It is not a pretty start to this week's bond auctions.
Moments ago the US Treasury sold $33BN in 3Y bonds in what was an ugly, tailing auction, with the High Yield of 2.685% not only tailing the When Issued 2.679%, but also the highest since the summer of 2007, and 2 bps above June's strong 2.664% 3Y yield.
The internals were even uglier: the Bid to Cover tumbled from 2.83 in Jun to 2.51, far below the 6 auction average of 2.92 and the lowest since April 2009.
One reason for the ugly auction may be that for the second month in a row, the Indirect bid i.e. foreign central bank, slumped, and was just 39.6%, in line with last month's 39.4%. Directs took down 9.1% of the auction which left a whopping 51.3% going to Dealer banks who ended up with a majority of the takedown for the second month in a row.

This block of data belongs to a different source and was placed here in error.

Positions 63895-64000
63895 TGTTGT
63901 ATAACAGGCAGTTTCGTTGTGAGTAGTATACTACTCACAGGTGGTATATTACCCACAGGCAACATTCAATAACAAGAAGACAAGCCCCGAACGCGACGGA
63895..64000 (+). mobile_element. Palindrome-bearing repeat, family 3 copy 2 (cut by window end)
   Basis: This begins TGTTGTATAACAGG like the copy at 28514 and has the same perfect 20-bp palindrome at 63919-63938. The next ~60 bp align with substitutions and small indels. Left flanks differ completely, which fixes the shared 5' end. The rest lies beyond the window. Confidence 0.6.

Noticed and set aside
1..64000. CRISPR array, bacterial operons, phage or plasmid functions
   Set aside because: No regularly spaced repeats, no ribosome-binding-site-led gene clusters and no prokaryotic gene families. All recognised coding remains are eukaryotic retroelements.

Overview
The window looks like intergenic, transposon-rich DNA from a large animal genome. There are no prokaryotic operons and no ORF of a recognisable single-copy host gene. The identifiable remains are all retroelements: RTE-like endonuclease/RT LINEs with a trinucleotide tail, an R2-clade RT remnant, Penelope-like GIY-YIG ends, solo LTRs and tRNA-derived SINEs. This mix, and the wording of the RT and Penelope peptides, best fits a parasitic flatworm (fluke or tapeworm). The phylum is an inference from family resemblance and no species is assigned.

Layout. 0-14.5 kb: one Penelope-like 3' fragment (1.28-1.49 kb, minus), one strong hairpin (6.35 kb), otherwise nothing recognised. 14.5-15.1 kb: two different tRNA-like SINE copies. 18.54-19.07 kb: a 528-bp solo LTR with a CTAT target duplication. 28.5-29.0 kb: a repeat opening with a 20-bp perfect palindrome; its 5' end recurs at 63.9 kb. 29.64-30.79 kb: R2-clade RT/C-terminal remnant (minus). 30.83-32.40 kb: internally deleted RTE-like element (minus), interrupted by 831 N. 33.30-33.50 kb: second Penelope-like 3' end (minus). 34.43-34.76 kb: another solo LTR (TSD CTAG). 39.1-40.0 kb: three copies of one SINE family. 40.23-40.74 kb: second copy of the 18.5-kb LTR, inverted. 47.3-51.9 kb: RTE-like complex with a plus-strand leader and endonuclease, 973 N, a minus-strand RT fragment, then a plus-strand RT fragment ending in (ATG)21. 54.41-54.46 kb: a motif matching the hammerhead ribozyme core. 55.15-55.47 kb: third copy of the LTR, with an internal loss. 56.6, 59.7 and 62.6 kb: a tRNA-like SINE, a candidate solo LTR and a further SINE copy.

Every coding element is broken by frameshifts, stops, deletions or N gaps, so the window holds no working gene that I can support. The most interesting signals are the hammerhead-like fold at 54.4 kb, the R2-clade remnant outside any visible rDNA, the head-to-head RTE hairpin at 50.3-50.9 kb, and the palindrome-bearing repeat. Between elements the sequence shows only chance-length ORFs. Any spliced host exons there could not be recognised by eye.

Overall a very ugly auction, and coming at a time of heightened curve inversion fears, it may indicate progressively lower interest in owning the short end which keeps on rising with every passing month as the Fed continues to hike rates.
Is the weakness in the primary market specific to this point on the curve or is it more systemic? Find out tomorrow when the Treasury offers a $22 billion reopening in benchmark 10Y paper.